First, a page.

Investment in ERTMS deployment is also huge. The report published by the European Court of Auditors emphasizes the poor implementation of the system which endangers meeting the 2030 targets and the development of Single European Railway Area. Although there is the ERTMS Deployment Action Plan, many European countries are facing problems in this chapter. In your opinion, what is the real issue, how could it be tackled and what is EC’s policy to accelerate the harmonisation of the rail system based on the ERTMS?
ERTMS deployment is vital for the rail system of the future – in particular for long-distance freight operations. It has the potential to increase safety, dramatically reduce infrastructure costs by eliminating trackside signalling, as well as boosting capacity. In addition to working with Member States to ensure they implement ERTMS according to the Deployment Plan, we are also working with the industry to address cost issues – particularly in relation to retrofitting rolling stock – and individual ERTMS incompatibilities. The integration of new radio communications systems, automated train operation (ATO), satellite positioning, moving block and new train integrity systems into ERTMS is the next priority. This should further improve the business case, together with the elimination of legacy ‘Class B’ signalling systems and their associated costs.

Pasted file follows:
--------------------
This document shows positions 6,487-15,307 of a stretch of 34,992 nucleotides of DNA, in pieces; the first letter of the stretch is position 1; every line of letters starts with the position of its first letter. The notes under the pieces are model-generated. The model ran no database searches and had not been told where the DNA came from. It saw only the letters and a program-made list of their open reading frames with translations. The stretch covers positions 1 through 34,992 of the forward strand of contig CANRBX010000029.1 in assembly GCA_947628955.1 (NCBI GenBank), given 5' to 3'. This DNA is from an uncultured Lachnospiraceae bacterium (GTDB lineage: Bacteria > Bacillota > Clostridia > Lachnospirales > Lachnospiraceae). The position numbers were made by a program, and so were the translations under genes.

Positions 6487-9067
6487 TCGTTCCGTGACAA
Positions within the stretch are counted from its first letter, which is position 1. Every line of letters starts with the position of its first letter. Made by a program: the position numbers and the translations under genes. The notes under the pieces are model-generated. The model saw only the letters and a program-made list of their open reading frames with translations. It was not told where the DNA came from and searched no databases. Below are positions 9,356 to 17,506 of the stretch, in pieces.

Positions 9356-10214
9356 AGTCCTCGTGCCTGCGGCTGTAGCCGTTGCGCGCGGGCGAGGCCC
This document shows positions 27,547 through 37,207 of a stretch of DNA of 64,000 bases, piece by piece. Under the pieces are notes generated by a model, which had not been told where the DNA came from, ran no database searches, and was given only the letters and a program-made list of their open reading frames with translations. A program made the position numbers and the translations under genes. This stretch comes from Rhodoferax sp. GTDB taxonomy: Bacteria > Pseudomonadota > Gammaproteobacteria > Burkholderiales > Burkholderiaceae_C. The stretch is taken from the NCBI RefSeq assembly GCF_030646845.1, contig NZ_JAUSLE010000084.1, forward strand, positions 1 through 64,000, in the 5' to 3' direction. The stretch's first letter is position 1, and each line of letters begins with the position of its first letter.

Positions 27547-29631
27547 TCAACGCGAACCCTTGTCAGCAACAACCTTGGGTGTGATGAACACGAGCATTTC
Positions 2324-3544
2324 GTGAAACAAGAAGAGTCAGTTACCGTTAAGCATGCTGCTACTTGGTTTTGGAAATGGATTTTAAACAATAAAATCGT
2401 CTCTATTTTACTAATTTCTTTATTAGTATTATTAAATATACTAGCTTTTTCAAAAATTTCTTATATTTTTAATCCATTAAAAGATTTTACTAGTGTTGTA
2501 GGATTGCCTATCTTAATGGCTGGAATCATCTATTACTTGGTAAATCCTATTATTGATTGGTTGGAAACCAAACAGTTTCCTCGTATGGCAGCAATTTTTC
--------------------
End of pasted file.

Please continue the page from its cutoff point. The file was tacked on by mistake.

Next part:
What do you think about the challenges posed by the Fourth Railway Package in Member States, as important element supporting the vision of the Single European Rail Area?
Once the Fourth Railway Package has been implemented, rolling stock will only need to be authorised once, by the European Union Agency for Railways (ERA), to operate across Europe. The case for full and rapid implementation is therefore evident. Similarly, rail undertakings would in the future need only one safety certificate, issued by the Agency. This means that launching new and innovative services shouldbecomemucheasier. Thenewsystemwould be a substantial change, and ERA will need to cooperate closely with National Safety Authorities. Together with ERA, we have been working hand in hand with the sector to ensure that all players are ready to take advantage of the new processes from June onwards. Many existing national rules, which form a barrier to the smooth operation of the single European Railway Area, are also being abolished. We expect tendering for Public Service Obligation (PSO) services to lead to higher quality and improved efficiency. Nonetheless, Member States will need to develop the expertise to manage the tendering process.
This MFF has a year left. What are the main results of this programming period in terms of rail transport?
The CEF programme supports the TEN-T objectives in completing the Core Trans-European Transport Network by 2030, and the Comprehensive network by 2050. It also funds projects that enhance rail interoperability, and enable the deployment of a sustainable and efficient transport system. So ultimately, CEF is promoting decarbonisation and the reduction of emissions from all transport modes along the Core and the Comprehensive Network, improving safety and security and encouraging alternative and innovative transport solutions.